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Uninterrupted provision of vital energy services (see Chapter 1, Section 1.2.2) – energy security – is a high priority of every nation. Energy security concerns are a key driving force of energy policy. These concerns relate to the robustness (sufficiency of resources, reliability of infrastructure, and stable and affordable prices); sovereignty (protection from potential threats from external agents); and resilience (the ability to withstand diverse disruptions) of energy systems. Our analysis of energy security issues in over 130 countries shows that the absolute majority of them are vulnerable from at least one of these three perspectives. For most industrial countries, energy insecurity means import dependency and aging infrastructure, while many emerging economies have additional vulnerabilities such as insufficient capacity, high energy intensity, and rapid demand growth. In many low-income countries, multiple vulnerabilities overlap, making them especially insecure.
Oil and its products lack easily available substitutes in the transport sector, where they provide at least 90% of energy in almost all countries. Furthermore, the global demand for transport fuels is steadily rising, especially rapidly in Asian emerging economies. Disruptions of oil supplies may thus result in catastrophic effects on such vital functions of modern states as food production, medical care, and internal security. At the same time, the global production capacity of conventional oil is widely perceived as limited. These factors result in rising and volatile prices of oil affecting all economies, especially low-income countries, almost all of which import over 80% of their oil supplies.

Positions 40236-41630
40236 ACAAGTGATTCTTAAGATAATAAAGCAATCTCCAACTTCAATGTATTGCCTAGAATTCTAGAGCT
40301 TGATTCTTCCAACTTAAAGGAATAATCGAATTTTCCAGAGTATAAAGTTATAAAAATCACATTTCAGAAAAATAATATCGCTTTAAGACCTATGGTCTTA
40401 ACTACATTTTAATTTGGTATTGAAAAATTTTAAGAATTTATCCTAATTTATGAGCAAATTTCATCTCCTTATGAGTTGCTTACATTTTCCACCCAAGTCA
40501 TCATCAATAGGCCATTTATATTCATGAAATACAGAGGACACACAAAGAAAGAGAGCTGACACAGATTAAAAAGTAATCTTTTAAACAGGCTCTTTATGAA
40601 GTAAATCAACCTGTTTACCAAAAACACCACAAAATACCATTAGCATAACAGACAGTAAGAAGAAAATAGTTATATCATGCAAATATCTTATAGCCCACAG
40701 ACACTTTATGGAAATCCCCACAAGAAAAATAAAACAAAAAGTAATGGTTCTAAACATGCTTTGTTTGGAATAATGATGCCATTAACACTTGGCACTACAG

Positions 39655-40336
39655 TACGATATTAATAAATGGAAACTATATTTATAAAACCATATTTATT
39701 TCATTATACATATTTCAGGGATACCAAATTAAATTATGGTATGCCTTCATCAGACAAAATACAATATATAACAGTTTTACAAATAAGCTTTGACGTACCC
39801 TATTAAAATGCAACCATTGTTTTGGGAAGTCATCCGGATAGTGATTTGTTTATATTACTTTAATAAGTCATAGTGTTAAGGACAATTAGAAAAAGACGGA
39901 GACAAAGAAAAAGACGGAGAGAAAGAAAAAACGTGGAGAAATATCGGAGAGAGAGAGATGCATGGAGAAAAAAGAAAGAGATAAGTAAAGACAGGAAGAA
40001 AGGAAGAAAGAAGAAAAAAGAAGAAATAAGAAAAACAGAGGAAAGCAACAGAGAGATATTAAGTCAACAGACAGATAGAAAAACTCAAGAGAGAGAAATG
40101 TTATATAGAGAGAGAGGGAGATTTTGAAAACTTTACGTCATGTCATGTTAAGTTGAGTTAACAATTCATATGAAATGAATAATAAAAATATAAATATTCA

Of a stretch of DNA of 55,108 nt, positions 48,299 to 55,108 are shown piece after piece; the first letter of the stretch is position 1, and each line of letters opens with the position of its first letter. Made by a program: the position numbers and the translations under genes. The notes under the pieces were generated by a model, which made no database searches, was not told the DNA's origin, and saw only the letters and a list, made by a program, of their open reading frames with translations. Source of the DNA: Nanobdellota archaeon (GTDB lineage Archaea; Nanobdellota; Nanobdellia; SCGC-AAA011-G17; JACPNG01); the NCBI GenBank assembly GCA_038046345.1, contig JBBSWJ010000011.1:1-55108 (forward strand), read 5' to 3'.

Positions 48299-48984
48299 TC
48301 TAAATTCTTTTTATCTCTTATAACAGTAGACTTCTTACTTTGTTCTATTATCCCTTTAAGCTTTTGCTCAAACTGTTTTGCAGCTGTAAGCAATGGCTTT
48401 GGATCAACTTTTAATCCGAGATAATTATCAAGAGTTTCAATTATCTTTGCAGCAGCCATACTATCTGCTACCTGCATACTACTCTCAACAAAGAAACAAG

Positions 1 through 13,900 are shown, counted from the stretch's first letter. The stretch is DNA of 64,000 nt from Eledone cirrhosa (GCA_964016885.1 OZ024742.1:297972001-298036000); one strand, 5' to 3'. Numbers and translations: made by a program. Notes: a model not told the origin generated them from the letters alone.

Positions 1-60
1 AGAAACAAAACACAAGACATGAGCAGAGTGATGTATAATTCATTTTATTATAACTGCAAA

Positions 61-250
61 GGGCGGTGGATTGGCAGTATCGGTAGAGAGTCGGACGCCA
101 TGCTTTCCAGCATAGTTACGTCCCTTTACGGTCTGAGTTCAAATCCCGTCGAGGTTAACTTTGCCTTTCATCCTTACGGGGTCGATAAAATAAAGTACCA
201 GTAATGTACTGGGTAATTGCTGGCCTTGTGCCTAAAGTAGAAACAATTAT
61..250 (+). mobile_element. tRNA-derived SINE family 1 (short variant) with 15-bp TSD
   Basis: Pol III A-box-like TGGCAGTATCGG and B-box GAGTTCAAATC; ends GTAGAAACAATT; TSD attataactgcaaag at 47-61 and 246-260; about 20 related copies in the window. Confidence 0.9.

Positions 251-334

More than 50% of the global population already lives in urban settlements and urban areas are projected to absorb almost all the global population growth to 2050, amounting to some additional three billion people. Over the next decades the increase in rural population in many developing countries will be overshadowed by population flows to cities. Rural populations globally are expected to peak at a level of 3.5 billion people by around 2020 and decline thereafter, albeit with heterogeneous regional trends. This adds urgency in addressing rural energy access, but our common future will be predominantly urban. Most of urban growth will continue to occur in small-to medium-sized urban centers. Growth in these smaller cities poses serious policy challenges, especially in the developing world. In small cities, data and information to guide policy are largely absent, local resources to tackle development challenges are limited, and governance and institutional capacities are weak, requiring serious efforts in capacity building, novel applications of remote sensing, information, and decision support techniques, and new institutional partnerships. While ‘megacities’ with more than 10 million inhabitants have distinctive challenges, their contribution to global urban growth will remain comparatively small.
Energy-wise, the world is already predominantly urban. This assessment estimates that between 60–80% of final energy use globally is urban, with a central estimate of 75%. Applying national energy (or GHG inventory) reporting formats to the urban scale and to urban administrative boundaries is often referred to as a ‘production’ accounting approach and underlies the above GEA estimate.
Single crystals of Y4PtGa12 have been synthesized and characterized by X-ray diffraction. The compound crystallizes in the cubic Im3m space group with lattice parameters a = 8.530(5) Å. Magnetic property measurements show that Y4PtGa12 does not order magnetically. Structure-property relationships with the isostructural antiferromagnet Tb4PtGa12 are discussed.
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